Energy sobriety: Japan shows the example

Further to the Fukushima catastrophe in March, Japan has been decreasing in a massive way its electricity consumption. Indeed, only 17 nuclear reactors are bringing power to the grids out of the 54 existing ones. As the New York Times notes :

” Preliminary figures indicate that regions under conservation mandates have been able to meet reduction targets and even exceed them, providing a possible model of conservation’s potential when concerns about global warming are mounting. “

” In the Tokyo area, the government is pushing to cut electricity use by 15 percent between 9 a.m. and 8 p.m. on weekdays to prevent blackouts – and on Thursday, that target was met compared with last year.”

Further to the reading of the full article, I think there is something we can learn and should implement in all developed countries.

We can cut our electricity consumption by 15 to 20 percent without much efforts.

If the Japanese can do it, why couldn’t the Europeans, or the Americans  ? (the latter might go much further as they consume twice as much per capita than Japaneses and Europeans…)

Switching off unnecessary lights, appliances and gizmos isn’t such a big deal. Likewise, putting the A/C at the right temperature isn’t. Especially if it can allow us to slow down climate change and decrease our energy bills.

20 percent doesn’t seem much, but if this enabled us to close or use less coal-fired plants around the world we could achieve large massive greenhouses gases emissions reductions…

I often stated that energy efficiency is the panacea to all our energy and environmental problems, but we shouldn’t forget about energy sobriety…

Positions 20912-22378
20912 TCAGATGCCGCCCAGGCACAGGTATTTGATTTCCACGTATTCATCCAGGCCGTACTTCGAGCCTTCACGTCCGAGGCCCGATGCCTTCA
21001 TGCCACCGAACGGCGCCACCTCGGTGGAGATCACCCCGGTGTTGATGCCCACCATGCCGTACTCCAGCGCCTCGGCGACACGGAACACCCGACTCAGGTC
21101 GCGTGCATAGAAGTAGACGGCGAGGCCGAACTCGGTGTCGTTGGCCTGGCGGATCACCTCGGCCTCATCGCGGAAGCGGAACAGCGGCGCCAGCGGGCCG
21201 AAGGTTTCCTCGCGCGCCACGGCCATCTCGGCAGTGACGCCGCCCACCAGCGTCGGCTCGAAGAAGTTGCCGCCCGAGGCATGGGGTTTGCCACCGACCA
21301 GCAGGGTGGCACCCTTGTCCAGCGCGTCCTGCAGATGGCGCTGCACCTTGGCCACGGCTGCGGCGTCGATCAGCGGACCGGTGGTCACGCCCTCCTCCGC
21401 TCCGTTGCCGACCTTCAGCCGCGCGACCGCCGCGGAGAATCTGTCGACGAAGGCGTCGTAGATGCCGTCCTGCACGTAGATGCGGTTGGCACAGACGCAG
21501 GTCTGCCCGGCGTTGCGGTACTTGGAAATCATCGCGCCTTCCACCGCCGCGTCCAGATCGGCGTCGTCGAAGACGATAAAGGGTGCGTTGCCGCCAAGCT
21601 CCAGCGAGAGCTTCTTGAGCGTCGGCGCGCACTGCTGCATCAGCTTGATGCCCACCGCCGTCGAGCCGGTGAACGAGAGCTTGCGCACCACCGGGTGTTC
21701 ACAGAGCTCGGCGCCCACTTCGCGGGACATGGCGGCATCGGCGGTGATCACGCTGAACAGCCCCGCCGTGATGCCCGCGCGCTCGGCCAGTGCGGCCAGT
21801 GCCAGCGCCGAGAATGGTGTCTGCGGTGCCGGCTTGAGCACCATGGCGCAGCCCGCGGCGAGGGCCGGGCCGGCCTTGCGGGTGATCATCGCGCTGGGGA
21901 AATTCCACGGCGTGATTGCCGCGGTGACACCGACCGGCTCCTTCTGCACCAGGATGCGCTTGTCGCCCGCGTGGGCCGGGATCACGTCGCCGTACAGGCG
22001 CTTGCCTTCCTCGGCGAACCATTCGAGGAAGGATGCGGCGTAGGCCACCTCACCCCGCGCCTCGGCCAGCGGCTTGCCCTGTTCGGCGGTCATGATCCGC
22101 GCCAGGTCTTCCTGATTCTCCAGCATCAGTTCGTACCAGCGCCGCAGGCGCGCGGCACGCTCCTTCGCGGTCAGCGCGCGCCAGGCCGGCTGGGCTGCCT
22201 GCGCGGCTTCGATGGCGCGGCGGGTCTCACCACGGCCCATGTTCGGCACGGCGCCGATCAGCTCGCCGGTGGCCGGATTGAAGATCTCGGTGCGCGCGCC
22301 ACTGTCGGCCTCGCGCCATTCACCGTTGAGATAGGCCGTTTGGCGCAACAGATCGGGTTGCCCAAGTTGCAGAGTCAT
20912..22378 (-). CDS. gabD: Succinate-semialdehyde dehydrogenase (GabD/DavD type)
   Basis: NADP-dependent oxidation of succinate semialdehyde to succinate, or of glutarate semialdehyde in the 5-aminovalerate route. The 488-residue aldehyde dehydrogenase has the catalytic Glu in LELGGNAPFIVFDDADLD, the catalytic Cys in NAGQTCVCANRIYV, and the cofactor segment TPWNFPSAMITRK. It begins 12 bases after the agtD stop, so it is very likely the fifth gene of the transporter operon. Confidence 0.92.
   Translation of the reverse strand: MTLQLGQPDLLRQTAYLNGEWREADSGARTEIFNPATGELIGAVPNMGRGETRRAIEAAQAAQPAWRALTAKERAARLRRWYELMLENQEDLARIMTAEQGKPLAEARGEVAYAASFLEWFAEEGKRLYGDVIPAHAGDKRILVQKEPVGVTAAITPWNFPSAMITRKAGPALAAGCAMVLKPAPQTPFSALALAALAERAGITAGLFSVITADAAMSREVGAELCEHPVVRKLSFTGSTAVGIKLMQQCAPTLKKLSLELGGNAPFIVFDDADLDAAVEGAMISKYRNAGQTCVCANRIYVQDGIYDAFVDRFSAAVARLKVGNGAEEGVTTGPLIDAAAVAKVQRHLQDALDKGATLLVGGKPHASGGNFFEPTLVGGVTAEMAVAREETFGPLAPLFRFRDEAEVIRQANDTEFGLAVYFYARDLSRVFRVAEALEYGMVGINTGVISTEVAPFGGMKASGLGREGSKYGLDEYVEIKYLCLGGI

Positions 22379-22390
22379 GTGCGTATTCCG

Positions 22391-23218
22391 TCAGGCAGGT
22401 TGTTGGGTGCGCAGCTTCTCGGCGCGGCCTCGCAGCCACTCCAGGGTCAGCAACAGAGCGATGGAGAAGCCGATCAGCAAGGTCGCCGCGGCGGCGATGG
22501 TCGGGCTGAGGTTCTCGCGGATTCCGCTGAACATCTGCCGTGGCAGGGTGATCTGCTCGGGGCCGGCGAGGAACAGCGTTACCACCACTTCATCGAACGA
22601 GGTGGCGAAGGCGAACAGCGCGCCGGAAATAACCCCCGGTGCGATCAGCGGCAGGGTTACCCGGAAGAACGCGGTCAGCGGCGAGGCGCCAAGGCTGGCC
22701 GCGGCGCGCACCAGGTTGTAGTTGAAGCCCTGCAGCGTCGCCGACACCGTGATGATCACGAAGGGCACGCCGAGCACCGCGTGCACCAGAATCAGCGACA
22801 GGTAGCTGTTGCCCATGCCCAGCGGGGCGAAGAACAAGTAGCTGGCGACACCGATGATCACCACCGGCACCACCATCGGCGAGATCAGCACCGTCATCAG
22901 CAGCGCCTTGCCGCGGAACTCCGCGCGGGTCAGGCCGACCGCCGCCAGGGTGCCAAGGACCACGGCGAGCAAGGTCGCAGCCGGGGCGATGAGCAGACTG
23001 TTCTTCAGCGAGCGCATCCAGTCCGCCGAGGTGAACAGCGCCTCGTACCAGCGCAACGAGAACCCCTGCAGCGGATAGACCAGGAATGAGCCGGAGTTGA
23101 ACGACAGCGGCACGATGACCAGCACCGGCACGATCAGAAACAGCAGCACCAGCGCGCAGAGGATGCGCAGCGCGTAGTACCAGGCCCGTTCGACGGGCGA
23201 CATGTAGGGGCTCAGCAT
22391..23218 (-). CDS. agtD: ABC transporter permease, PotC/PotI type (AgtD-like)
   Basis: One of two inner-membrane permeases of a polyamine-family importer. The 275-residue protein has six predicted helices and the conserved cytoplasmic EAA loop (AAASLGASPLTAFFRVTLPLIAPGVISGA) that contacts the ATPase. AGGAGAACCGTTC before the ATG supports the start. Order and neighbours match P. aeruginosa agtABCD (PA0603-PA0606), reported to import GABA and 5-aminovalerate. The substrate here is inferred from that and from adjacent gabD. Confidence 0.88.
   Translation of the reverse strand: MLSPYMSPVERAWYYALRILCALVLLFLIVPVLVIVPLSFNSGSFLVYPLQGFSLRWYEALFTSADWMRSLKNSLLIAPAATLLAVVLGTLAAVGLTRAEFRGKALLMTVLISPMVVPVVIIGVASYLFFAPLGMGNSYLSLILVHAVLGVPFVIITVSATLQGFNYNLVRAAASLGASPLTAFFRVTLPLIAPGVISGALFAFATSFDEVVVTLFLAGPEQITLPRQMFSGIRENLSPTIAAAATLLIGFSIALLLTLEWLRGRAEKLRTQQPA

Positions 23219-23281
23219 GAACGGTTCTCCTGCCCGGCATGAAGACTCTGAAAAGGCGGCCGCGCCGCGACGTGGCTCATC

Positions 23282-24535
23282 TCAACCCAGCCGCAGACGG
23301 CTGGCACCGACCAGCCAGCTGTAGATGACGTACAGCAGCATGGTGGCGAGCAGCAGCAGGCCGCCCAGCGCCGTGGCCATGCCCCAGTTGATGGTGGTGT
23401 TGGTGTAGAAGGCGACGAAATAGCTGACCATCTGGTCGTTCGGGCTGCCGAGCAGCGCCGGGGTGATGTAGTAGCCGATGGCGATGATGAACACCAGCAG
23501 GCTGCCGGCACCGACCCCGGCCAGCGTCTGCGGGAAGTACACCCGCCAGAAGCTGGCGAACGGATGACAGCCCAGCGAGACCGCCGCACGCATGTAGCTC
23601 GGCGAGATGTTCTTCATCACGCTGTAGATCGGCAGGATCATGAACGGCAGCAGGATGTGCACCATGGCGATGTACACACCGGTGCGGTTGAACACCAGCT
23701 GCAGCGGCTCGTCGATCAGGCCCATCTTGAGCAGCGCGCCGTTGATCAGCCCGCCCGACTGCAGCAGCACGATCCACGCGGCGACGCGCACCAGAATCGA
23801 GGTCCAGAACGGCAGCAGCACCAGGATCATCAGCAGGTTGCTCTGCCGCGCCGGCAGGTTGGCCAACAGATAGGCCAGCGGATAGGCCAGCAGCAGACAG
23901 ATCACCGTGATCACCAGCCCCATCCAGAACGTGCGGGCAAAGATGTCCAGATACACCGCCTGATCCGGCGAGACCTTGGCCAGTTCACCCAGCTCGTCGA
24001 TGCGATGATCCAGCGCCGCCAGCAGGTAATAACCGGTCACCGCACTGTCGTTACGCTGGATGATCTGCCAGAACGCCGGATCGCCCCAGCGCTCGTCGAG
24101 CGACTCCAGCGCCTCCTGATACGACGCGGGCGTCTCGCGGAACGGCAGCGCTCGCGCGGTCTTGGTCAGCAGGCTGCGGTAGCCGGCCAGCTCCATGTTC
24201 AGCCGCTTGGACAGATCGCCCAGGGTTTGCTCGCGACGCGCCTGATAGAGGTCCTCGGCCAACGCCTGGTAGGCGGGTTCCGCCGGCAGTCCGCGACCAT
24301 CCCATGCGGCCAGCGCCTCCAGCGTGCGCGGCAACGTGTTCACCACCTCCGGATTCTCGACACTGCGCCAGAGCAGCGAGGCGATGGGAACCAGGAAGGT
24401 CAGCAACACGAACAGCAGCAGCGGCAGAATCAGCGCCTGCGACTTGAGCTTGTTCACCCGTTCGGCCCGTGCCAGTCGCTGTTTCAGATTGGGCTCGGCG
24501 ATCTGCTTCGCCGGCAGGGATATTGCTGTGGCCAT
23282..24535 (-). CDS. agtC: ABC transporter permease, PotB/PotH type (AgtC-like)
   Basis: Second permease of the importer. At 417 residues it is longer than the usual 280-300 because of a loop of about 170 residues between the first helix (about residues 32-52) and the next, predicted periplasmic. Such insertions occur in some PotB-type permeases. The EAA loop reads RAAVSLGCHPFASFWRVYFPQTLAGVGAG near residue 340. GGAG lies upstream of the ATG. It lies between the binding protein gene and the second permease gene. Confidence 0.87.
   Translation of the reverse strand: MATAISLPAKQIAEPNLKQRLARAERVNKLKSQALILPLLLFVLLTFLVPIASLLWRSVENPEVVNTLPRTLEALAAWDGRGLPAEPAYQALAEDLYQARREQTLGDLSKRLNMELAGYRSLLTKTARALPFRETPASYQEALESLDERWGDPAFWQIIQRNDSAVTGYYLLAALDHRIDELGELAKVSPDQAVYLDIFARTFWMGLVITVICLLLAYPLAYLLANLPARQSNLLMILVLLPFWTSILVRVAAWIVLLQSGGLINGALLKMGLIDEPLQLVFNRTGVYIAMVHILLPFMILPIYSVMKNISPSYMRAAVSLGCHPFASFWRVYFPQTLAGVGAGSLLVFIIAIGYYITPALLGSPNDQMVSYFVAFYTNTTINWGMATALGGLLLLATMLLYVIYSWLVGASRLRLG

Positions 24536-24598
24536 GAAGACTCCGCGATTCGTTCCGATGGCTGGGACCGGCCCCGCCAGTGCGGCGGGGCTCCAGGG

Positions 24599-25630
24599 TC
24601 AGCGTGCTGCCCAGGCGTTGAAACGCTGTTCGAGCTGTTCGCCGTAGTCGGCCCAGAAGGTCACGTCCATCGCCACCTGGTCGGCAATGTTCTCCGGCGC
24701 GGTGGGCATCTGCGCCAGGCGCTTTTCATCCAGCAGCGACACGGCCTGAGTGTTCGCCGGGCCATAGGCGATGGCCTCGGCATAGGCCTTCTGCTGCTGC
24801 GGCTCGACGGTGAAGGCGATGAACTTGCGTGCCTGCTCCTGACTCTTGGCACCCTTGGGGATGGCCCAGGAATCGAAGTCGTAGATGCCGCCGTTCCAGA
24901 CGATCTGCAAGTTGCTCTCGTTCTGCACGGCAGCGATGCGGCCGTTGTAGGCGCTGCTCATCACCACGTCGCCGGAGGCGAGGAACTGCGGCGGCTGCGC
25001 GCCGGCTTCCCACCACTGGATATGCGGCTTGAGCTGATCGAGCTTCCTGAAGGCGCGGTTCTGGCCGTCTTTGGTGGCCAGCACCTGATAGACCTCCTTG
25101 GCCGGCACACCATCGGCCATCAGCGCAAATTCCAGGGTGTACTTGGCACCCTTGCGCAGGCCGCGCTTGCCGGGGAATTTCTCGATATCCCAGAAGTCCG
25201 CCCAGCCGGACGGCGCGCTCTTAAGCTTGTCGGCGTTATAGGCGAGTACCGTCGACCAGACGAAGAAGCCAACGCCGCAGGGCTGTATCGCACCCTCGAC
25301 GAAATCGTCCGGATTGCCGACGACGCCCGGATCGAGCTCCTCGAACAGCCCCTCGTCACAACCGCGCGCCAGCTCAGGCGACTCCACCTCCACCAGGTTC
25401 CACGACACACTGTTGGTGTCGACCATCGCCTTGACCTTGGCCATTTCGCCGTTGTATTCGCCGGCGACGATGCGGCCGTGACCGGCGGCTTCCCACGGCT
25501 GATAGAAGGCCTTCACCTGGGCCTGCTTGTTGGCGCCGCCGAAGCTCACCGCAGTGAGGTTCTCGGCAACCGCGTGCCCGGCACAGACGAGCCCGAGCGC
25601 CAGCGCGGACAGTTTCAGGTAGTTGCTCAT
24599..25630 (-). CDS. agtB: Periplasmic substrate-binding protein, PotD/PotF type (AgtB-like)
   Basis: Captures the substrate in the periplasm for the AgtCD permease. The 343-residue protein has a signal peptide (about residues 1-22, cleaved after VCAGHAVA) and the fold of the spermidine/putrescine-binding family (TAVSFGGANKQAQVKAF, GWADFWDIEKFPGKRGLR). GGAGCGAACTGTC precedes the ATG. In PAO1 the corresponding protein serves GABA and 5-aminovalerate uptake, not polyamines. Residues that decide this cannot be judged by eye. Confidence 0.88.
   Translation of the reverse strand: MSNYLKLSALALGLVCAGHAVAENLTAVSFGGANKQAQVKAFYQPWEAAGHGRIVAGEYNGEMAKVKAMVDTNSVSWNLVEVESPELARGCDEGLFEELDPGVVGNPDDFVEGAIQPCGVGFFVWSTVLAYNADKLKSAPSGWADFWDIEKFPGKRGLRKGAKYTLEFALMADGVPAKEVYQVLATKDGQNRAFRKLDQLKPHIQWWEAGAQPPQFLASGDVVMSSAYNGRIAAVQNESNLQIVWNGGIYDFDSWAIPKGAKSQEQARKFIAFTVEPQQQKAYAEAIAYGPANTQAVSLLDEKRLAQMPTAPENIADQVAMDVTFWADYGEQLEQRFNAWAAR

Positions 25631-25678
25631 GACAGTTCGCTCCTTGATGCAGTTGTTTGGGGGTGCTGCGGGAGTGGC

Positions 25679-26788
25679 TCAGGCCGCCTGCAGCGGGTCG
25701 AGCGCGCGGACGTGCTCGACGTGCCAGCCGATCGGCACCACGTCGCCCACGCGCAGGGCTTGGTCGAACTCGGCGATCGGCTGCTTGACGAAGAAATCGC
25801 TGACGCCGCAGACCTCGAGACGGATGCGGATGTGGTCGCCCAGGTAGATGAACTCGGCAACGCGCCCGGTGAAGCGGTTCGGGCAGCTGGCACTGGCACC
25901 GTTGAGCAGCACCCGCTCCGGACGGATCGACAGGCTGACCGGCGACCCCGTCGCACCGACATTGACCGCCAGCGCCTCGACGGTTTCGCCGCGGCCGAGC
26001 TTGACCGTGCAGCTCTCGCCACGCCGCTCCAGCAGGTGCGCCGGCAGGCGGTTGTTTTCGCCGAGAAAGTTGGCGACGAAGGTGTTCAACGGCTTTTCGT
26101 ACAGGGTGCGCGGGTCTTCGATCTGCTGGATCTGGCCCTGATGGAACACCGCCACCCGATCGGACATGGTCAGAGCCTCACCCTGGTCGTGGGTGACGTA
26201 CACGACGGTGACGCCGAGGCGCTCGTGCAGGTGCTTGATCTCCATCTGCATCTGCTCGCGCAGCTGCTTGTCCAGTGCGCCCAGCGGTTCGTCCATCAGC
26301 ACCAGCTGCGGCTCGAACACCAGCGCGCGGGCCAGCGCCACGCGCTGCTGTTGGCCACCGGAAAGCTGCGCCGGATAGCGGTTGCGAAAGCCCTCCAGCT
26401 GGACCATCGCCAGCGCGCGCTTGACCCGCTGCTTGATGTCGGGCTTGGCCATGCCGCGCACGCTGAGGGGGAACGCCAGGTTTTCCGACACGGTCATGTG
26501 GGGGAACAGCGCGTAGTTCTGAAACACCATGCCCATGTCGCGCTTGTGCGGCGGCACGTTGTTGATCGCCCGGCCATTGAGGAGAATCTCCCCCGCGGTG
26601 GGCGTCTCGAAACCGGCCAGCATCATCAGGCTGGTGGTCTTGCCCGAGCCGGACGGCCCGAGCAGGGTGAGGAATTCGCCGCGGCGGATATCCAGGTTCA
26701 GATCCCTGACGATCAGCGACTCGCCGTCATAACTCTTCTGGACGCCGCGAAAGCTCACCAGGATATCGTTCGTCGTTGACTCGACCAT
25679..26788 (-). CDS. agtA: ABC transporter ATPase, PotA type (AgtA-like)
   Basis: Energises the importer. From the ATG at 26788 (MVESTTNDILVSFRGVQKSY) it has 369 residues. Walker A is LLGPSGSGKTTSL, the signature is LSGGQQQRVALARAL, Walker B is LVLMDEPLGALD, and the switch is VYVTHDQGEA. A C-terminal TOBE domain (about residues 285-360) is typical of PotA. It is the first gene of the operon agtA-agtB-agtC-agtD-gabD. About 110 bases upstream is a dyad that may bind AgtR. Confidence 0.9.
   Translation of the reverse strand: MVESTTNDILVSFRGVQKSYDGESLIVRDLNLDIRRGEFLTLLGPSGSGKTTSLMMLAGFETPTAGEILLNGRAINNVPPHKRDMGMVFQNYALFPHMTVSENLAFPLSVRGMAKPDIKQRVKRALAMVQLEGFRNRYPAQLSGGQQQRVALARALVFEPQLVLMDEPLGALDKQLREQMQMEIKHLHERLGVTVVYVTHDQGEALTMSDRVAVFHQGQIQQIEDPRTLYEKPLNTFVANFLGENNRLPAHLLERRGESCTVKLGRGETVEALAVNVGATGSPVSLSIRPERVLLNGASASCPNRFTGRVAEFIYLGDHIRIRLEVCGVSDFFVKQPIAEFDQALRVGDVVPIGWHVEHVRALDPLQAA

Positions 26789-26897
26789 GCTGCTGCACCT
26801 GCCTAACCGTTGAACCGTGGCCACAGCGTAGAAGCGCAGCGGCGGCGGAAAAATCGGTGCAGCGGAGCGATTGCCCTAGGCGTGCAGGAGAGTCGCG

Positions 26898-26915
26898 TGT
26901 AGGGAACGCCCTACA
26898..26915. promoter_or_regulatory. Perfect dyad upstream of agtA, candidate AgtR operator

Living with less is soon to become a necessity with , and so on. Luckily for us all, the Japaneses are showing us it is not only possible but easy.

Thanks to the New York Times for the story and ” Domo arigato ” to Japan for showing us the example !

2 thoughts on “Energy sobriety: Japan shows the example”

  1. according to personal observation, i can attest to the casual use of electricity in the US. it would take very high prices to dissuade energy consumers to turn down or turn off their myriad gadgetery…adults as well as children leave multiple TVs and gaming consoles on while leaving the rooms or going to work or school…mindfulness is a rare art of living…but i do see some improvement as the food budgets squeeze income to an uncomfortable degree–by winter, a whole segment of society should have learned to pay attention to lights and energy hogs…schools are beginning to insert energy conservation in the early curriculum..

  2. Thanks again Nadine for your comment.

    Your comment remind me we should pay the externalities of our electricity : greenhouse gases emissions for coal and natural gas, decommissioning the plants for nuclear, etc.

    Only by paying the true price of things will we become able to decrease our use. We already have the needed technologies 🙂

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